Chapter

Bayesian Coherentism and Warrant

Alvin Plantinga

in Warrant: The Current Debate

Published in print July 1993 | ISBN: 9780195078626
Published online November 2003 | e-ISBN: 9780199833559 | DOI: http://dx.doi.org/10.1093/0195078624.003.0006
Bayesian Coherentism and Warrant

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In this chapter, I outline the essentials of Bayesianism (also known as Bayesian Coherentism) and ask whether it contributes to a satisfying account of warrant. From the perspective of my overall project in Warrant: The Current Debate, Bayesianism can be seen as essentially suggesting conditions for a rational or reasonable set of partial beliefs, where a partial belief of an agent S is any belief that S accepts to some degree or another, no matter how small. Although Bayesians tend to speak not of warrant but of rationality, I consider in this chapter the relationship between Bayesianism and warrant. I conclude that the conditions for rationality proposed by Bayesians (e.g., coherence, strict coherence, changing belief by conditionalization or Jeffrey's “Probability Kinematics,” van Fraassen's Reflection) are neither severally necessary nor jointly sufficient conditions for warrant. Taken as a theory of warrant, Bayesianism is incomplete in that (1) it says nothing about the sort of relation between belief and experience required for warrant, and (2) it provides no account of evidence or evidential support.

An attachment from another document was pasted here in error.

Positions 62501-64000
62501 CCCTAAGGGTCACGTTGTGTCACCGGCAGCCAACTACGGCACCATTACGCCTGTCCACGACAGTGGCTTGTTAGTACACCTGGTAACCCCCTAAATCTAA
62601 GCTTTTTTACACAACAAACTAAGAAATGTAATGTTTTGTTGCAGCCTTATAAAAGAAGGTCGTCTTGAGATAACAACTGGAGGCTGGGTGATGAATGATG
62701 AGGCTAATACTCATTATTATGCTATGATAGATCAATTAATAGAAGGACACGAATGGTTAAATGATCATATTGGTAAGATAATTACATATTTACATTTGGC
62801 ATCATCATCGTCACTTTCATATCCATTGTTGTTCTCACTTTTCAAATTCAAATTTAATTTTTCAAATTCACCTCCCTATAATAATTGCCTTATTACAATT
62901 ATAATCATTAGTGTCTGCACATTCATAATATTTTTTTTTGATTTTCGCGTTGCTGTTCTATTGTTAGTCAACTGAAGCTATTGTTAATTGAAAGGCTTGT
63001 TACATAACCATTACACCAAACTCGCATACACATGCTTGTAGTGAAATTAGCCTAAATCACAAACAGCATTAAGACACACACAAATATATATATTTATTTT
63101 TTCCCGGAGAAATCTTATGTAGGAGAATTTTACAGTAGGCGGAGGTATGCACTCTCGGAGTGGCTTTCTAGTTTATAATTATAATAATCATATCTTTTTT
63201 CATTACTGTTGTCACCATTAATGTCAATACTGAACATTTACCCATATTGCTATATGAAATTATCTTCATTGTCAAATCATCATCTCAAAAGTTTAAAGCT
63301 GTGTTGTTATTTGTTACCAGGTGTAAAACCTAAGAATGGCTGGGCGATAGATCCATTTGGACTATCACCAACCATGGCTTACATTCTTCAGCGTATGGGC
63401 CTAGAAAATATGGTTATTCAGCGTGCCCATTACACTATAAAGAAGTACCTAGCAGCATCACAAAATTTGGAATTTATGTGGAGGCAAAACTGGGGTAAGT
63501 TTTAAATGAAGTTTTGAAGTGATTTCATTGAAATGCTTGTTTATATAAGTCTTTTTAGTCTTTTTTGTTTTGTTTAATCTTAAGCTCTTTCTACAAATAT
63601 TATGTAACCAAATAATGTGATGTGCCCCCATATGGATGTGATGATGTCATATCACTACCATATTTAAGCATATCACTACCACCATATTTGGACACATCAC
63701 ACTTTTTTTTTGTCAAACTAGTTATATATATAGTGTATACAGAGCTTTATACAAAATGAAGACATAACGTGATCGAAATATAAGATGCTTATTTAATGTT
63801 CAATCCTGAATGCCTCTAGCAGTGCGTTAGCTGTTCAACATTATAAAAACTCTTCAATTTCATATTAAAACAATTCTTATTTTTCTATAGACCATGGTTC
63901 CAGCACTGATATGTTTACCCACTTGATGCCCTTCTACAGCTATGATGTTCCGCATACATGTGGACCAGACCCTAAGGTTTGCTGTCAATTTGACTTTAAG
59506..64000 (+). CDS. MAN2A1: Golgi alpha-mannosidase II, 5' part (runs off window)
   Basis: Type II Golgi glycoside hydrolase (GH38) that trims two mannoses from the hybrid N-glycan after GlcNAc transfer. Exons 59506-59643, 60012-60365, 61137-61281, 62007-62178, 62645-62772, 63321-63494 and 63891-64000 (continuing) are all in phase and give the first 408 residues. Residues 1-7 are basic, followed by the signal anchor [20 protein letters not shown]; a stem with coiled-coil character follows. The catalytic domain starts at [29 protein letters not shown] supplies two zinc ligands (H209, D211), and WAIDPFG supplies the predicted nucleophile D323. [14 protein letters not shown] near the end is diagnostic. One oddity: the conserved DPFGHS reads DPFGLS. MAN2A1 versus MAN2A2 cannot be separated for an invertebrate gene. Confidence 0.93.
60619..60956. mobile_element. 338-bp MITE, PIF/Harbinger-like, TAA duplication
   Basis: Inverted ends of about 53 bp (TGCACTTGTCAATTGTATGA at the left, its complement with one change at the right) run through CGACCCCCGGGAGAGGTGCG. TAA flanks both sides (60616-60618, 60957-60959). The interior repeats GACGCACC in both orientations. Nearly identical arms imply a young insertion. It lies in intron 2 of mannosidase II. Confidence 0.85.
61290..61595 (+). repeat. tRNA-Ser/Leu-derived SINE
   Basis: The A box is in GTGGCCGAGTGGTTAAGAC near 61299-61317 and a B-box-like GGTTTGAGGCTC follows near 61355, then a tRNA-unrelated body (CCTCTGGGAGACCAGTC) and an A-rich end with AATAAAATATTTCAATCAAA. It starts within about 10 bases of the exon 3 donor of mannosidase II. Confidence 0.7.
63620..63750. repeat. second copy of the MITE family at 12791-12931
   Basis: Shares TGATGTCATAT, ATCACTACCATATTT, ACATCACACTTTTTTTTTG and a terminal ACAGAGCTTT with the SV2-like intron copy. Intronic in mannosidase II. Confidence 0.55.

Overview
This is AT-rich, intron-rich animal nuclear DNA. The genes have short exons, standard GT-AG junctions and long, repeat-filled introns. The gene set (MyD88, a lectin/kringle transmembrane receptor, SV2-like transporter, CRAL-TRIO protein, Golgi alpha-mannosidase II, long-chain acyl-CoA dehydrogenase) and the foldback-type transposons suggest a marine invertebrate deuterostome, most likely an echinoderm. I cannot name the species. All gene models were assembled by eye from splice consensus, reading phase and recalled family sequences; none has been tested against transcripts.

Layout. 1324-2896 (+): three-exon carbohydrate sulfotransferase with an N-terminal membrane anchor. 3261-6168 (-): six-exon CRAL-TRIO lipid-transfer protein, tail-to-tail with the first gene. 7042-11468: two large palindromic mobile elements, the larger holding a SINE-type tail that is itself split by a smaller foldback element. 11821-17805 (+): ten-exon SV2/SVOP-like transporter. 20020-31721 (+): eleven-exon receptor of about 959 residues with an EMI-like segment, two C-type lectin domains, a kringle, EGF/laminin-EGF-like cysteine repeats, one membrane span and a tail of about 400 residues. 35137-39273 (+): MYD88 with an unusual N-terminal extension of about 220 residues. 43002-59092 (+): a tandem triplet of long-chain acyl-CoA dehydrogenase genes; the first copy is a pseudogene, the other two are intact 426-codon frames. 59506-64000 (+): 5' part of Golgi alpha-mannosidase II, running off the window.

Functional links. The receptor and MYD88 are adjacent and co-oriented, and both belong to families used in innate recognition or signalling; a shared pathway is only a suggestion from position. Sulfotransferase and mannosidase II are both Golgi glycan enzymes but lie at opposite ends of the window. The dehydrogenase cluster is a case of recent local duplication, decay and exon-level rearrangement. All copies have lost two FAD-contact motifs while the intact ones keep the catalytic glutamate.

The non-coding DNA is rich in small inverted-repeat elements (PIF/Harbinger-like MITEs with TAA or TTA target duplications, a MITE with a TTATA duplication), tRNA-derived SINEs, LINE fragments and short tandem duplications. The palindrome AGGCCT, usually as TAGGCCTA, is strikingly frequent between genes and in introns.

Keywords: Bayesianism; coherence; coherentism; conditionalization; van Fraassen; probability kinematics; warrant

Chapter.  10694 words. 

Subjects: Metaphysics

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